Bishop’s Students Thrive at Congress Tournament

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PC: Matthew Valji

Members of the Speech and Debate team posed in front of their “base."

Bishop’s students placed in 6 out of 15 spots in the Novice Congress tournament last Saturday, September 28 at Bonita Vista High School. Congress, a Speech and Debate event in which students dress up in ill-fitting formal clothes and debate questionable and controversial bills related to real-world issues, is one that Bishop’s specializes in. 

Right before the start of the tournament, participants are sorted into houses, which are essentially groups of students. Until the finals, students remain in their house, meaning that they debate with the same people again and again. Additionally, the judges for the rounds are volunteer parents. Consequently, students often know more about the topic being discussed than the judges. Furthermore, judges are frequently biased, and according to Mr. Matthew Valji, head coach of the Speech and Debate Team, “the results can be very unpredictable. Sometimes they decide based on skill or persuasion, but other times they may decide based on your hair or your suit.”

In this tournament, students discussed four bills total. The first round, which featured a bill written by Bishop’s, discussed the right to repair, which is the right of consumers to be able to repair their own things. The second round debated a ban on the sale of tear gas by the US to other countries, and the third and last preliminary round discussed a poorly-written and grammatically incorrect resolution to shift oil pipeline funds to the United States Environmental Protection Agency. The final round debated a bill to eliminate public charge, which is a system used by US immigration services to prevent prospective and current immigrants from becoming dependent on the government.

PC: Audrey An (’23)
Freshmen finalists took a selfie in celebration at Bonita Vista High School.

Many participants from Bishop’s had mixed feelings about the tournament. Will Kessler (‘23) struggled in Rounds One and Three due to an imbalance in the house, which meant that he had to switch sides of the debate. As a result, he felt that “it was mentally taxing to waste a speech that you worked on for so long, but there was also an advantage because I knew the weakness of my original points.“ Others expressed concerns with senators from other schools. A student that was in the same house as a particularly rude senator from Carlsbad High School, Juni Raisinghani (‘23), stated that “he [the senator] dissed everyone in a second speech which was completely uncalled for and unnecessary.” Audrey An (‘23) also had a similar problem in a different house.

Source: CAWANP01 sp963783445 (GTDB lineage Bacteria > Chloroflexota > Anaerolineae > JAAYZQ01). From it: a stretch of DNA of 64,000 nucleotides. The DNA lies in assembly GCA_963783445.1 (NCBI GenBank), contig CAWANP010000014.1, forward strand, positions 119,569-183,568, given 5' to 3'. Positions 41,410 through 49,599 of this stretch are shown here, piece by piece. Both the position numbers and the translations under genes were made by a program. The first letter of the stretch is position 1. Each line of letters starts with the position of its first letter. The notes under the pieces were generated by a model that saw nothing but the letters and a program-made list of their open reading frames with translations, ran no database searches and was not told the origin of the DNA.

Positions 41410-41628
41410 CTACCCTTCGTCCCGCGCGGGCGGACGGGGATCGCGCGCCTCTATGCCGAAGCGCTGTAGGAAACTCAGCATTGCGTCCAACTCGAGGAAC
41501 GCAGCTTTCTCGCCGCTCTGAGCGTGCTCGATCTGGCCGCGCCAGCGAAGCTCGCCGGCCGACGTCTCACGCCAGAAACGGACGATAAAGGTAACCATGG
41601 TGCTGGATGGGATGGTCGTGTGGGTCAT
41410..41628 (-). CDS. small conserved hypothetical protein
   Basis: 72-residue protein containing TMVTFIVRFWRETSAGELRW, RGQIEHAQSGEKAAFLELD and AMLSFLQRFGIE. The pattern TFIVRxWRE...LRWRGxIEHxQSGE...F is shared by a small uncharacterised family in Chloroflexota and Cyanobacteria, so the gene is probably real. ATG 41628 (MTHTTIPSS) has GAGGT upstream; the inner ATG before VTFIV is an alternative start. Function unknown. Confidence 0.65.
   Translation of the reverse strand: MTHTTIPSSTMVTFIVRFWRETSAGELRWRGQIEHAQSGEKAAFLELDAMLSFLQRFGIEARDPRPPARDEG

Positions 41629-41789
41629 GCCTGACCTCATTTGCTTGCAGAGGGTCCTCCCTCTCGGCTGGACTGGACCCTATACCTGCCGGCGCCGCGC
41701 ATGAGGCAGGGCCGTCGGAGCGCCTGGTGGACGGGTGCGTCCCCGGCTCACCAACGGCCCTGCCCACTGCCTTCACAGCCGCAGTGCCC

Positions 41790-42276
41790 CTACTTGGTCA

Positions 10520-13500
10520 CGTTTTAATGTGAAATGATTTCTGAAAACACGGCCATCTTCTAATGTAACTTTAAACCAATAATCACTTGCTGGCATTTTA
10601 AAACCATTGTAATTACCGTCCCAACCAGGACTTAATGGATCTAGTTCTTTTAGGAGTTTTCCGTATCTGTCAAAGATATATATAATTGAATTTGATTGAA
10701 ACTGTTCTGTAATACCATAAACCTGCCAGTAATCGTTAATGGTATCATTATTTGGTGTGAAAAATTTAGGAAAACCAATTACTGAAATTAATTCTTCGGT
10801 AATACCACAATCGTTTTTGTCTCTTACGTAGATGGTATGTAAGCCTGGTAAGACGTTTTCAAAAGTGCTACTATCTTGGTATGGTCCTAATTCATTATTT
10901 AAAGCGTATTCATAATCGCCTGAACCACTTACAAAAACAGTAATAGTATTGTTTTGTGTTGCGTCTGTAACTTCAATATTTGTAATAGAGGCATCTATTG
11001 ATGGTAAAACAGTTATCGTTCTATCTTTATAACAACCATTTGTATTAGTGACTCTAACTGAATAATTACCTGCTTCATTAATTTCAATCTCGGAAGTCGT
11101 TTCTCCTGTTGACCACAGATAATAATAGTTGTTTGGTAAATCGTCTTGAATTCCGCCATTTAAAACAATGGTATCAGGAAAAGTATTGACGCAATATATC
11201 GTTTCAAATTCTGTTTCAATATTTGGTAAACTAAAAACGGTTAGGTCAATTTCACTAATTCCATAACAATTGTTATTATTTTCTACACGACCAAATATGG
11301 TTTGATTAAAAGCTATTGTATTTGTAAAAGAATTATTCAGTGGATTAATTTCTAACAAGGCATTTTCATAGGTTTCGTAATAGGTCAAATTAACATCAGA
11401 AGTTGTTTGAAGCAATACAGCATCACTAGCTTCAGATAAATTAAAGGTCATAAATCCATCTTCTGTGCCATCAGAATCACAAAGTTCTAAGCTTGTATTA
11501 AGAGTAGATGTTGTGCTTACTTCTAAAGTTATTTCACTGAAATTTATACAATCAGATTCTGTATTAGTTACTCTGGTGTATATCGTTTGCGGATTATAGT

Overall, students enjoyed the tournament and gained many valuable experiences. Will Keefe (‘23), who placed first, said, “I thought it was a really rewarding experience because I got to meet so many people. I grew as a debater and learned new things about Congress and debate.”

Besides Will, other novices that placed were Kasie Leung (‘23) (second), Audrey An (‘23) (fourth), Claire Nelson (‘20) (sixth), Niamh Malhotra (‘23) (seventh), and Annalise Chang (‘23) (twelfth). 

Returning varsity members that placed were Timmy Kelly (‘20) (fourth), Andrew Bender (‘20) (fifth), Quinn Rodriguez (‘20) (sixth), Maya Ebel (‘21) (eighth), Kyle Berlage (‘22) (ninth), Whitney Hejmanowski (‘21) (eleventh), Schuyler Capita (‘21) (twelfth), and Austin Yang (‘21) (fifteenth).